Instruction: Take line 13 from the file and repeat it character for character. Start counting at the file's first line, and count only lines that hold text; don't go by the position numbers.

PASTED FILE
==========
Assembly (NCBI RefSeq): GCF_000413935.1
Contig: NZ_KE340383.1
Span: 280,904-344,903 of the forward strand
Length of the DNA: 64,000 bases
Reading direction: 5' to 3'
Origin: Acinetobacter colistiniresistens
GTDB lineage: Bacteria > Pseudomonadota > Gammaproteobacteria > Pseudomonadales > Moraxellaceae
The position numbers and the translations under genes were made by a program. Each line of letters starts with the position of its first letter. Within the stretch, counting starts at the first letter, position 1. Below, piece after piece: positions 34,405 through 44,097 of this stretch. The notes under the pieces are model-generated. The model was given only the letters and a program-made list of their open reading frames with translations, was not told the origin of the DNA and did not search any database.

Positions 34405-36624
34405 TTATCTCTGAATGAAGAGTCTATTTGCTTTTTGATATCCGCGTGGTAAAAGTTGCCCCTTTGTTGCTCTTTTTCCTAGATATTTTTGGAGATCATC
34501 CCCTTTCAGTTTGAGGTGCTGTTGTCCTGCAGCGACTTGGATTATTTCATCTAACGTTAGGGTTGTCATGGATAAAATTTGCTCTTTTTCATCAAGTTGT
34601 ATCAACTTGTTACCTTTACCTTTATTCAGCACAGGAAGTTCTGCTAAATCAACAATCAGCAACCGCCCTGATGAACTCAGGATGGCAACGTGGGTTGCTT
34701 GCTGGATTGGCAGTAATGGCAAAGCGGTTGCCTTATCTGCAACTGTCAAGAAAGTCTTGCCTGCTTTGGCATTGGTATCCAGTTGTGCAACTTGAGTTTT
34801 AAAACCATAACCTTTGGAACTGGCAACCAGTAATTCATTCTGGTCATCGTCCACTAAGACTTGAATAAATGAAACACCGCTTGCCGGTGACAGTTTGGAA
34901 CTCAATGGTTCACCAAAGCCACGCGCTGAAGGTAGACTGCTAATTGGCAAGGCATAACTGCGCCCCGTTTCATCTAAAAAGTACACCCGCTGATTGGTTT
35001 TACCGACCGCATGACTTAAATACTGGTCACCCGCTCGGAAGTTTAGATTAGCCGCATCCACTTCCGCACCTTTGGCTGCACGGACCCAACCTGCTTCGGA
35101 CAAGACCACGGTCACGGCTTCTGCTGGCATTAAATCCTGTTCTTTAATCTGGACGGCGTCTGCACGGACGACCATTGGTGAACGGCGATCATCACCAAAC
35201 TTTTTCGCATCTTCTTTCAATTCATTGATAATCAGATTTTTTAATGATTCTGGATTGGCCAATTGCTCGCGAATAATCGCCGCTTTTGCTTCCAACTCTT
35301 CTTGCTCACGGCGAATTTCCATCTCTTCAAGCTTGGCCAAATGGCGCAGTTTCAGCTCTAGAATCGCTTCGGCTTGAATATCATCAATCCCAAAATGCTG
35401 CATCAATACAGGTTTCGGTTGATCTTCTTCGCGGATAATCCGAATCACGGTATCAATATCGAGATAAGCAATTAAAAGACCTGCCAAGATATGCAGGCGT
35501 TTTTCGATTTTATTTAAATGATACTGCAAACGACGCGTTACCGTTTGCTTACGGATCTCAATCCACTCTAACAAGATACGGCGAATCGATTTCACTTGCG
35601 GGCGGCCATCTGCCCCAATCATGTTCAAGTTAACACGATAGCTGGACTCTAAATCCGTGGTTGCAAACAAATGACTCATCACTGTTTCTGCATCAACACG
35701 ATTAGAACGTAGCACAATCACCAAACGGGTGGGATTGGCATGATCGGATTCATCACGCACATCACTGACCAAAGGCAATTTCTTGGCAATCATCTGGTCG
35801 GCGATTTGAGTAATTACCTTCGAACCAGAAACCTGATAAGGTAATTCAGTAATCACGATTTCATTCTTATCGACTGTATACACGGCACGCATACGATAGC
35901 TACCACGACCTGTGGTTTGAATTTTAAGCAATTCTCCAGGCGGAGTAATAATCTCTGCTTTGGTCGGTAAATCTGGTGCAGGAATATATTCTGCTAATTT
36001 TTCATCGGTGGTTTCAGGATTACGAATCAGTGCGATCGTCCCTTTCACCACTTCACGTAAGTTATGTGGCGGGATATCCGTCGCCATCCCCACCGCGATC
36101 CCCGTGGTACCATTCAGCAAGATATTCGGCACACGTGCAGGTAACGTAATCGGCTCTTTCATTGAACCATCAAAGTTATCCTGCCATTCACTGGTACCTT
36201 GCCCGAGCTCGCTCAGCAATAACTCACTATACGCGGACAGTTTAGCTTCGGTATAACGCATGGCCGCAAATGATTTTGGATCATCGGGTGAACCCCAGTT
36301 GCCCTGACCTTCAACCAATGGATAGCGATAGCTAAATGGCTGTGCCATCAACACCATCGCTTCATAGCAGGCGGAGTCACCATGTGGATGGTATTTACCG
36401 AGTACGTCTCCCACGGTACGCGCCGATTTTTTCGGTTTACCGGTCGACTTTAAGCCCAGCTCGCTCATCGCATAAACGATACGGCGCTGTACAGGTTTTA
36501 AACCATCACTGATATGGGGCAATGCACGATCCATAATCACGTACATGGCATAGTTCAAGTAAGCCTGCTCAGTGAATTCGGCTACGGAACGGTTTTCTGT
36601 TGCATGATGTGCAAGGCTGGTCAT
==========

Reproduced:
34701 GCTGGATTGGCAGTAATGGCAAAGCGGTTGCCTTATCTGCAACTGTCAAGAAAGTCTTGCCTGCTTTGGCATTGGTATCCAGTTGTGCAACTTGAGTTTT